David Bollier explains why we should read the article below:
A fascinating blog post on how the police (acting on behalf of business) seeks to limit and privatize public spaces in order to stifle protest against enclosures. In other words, repression of protest is an act of enclosure itself — and literally occurs when the state requires a “permit to protest” and the police push people off the commons of public spaces into “private” spaces so that they can arrest (and de-legitimize) them. In short, the post makes a nice link between the Occupy movement and the commons.
Excerpted from Maniza Naqvi:
(do read the whole article!)
“People, protests, property, parks, public, private, police, prisons, press, politics and permits. To those who are tone deaf these sound like disparate slogans. But the Occupy Wall Street protest movement across the country and across the globe has shown that these are all issues that can be funneled into one or two over arching concerns.
An overarching issue is the public versus private ownership in everything from police to politicians to parks to property all over the planet in its cities and its villages. Whether it is a military or it is police the purpose seems to be to serve this end of privatization.
The reaction by the law enforcement agencies to the protests have proven that people protesting the occupation or privatization of public property are viewed as criminals by the privately owned 21st century state. In Times Square it felt like the eleventh hour in terms of urgency with people protesting this alarming trend. In the eleventh hour of the 21st century in Times Square: I watched the police pushing the barricades even further in on the sidewalk cramming the demonstrators even further on an already narrow space and creating a potential crisis if the crowd got jammed in and someone fell or a stampede broke out because of all the police on horseback. The police steadily pushed back the barricades and diminished the space where protesters could stand and it seemed that the cops by doing this were forcing the crowds to overflow onto the street and creating the pretense for arresting people for not remaining within the designated area for the protests. As I watched this situation at Time Square I thought of all the fences and blockades and barricades in other parts of the world where people are squeezed off of their lands—their homelands—their homes razed to the ground and bulldozed turned into private properties—while the people are forced into dangerous environments—flood basins or coastlands or unwelcoming hostile cities in their own or foreign countries—in the path of disaster—or into cities where they have no chance of incomes—living in ghettos—begging, living on the streets homeless—only to be further abused and harassed by police and militaries.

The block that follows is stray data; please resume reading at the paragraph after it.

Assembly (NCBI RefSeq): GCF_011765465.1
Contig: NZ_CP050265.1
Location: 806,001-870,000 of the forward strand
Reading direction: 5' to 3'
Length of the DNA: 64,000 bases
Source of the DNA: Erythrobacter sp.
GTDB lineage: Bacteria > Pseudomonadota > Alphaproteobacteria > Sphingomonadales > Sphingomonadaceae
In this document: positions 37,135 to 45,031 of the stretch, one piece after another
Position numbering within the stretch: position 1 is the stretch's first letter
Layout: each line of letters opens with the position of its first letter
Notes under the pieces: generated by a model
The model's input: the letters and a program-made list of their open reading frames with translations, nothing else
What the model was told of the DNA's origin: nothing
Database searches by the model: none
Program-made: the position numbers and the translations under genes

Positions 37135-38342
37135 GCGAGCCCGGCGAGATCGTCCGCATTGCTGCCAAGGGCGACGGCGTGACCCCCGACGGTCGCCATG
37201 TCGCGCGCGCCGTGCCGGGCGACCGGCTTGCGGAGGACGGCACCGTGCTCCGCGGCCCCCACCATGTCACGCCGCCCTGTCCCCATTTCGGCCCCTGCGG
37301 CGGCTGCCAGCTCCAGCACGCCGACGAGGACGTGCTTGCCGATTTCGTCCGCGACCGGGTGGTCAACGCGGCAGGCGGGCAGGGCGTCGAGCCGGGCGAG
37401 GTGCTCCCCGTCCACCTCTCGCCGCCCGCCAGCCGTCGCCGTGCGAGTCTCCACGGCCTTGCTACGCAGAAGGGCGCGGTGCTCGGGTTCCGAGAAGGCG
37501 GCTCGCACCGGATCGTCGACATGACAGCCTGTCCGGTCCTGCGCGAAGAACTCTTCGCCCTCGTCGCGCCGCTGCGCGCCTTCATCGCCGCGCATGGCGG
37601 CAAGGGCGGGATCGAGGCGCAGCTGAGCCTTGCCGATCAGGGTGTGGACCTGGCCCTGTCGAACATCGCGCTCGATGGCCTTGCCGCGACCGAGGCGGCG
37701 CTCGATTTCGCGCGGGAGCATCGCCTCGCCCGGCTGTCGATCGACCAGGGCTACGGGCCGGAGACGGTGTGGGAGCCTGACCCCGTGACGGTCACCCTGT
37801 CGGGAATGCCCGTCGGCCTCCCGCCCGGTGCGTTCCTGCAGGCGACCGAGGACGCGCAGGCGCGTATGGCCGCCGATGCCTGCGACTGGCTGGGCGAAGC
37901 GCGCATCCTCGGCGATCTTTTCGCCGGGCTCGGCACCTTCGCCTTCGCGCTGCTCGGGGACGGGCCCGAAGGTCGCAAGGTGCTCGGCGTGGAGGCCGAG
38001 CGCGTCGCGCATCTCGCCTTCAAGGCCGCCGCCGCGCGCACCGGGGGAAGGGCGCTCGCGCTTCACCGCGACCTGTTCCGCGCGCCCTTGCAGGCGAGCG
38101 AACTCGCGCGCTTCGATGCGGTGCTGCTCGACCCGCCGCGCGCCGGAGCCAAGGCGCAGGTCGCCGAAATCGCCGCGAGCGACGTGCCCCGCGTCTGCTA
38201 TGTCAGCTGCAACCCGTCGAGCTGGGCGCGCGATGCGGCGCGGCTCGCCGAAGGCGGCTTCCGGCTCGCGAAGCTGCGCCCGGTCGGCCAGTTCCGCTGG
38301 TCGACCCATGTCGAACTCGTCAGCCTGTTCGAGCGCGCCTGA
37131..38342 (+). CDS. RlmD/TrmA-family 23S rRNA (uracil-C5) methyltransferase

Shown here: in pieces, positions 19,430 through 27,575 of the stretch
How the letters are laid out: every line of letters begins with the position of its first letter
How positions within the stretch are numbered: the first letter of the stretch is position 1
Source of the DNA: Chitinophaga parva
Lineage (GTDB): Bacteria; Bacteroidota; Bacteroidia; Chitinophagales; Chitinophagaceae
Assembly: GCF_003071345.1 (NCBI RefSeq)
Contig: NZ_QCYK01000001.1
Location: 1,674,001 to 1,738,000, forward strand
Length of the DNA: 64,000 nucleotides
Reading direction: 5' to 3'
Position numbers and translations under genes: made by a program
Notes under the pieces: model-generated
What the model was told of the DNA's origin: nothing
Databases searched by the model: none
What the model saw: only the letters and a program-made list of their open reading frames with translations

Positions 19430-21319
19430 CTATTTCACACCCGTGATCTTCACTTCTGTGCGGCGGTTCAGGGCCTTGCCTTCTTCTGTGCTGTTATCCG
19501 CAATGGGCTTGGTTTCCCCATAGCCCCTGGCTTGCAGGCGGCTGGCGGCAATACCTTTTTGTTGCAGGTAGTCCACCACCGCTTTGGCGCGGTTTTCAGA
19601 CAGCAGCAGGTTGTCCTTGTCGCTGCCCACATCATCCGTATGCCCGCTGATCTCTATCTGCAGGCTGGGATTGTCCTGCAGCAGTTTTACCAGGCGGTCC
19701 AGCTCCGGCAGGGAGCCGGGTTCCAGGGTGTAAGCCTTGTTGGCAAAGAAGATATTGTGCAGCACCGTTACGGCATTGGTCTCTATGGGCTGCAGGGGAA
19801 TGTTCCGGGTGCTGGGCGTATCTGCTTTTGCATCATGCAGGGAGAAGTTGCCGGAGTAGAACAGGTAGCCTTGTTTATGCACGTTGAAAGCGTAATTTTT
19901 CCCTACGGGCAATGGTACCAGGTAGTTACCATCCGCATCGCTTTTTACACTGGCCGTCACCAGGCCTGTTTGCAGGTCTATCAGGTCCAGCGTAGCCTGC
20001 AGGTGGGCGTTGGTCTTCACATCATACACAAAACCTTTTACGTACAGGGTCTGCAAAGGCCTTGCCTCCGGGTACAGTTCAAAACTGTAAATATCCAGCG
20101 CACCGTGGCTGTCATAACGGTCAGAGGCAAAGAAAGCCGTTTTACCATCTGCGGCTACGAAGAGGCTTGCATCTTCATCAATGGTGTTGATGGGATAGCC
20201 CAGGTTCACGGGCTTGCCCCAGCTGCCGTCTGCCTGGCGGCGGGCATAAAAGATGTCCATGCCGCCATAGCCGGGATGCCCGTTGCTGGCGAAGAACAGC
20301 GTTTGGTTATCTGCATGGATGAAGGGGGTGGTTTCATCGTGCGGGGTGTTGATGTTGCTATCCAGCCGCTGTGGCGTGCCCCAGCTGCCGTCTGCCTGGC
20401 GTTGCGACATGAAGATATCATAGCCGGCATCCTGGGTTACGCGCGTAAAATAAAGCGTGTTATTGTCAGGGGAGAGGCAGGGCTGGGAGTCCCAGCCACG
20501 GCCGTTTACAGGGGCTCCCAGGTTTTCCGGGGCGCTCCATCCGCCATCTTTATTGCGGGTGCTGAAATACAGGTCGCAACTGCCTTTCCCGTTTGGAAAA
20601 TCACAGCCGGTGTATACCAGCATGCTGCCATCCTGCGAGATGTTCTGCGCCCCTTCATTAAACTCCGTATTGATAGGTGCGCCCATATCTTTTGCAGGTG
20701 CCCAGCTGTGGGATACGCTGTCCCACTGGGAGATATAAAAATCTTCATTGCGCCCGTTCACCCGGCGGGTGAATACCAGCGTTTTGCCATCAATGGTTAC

This is a global trend of a not so slow and steady move of diminishing public space, this creeping movement to eradicate the public. Now it’s all about this isn’t it: the privatization of public goods and the use of police to protect private property? The protesting of this without a permit is considered a crime.”
This posting addresses important core issues so I would like to draw attention to another threat to our commons, as well as, our per to per practices. The Internet has become as vital as water and air to our physical persons. It is something that is ubiquitous while often being taken for granted. Today the Internet is our basic form of communication, our quickest access to free speech and in some ways the quintessential universal commons.
In addition to the Aaron Burr Society’s history and our involvement with OWS, we have been working with our friend Paul Garrin who has been working to keep access to the Internet as part of the commons. In 1996 Paul wrote “This race toward ‘privatization’ is taking place behind closed doors and in corporate boardrooms, well outside the sphere of public debate, and threatens the very existence of free speech over electronic networks.”
Paul is an artist & cultural producer who in 1996 started Name.Space to register top-level domain names. In 2003 he started WIFINY to provide broadband Internet access as an alternative portal and to provide access to underserved communities. Both companies are based on the Social Enterprise model. This means that serving the common good is built into the business model. One of the important goals for each company is to empower local communities by providing the digital tools that can be used to create sustainable, self-sufficiency.
Both of these companies are currently working to both expand and protect access to the Internet. One of the more interesting developments will involve next year’s applications for top-level domain names. For more information go to the websites listed below.
In the spirit of full disclosure, Paul is a charter member of the Aaron Burr Society and he has been my Internet provider since the last century. And, as previously stated, I have been working with Paul on these endeavors.
I will ask Sepp 2 look into this!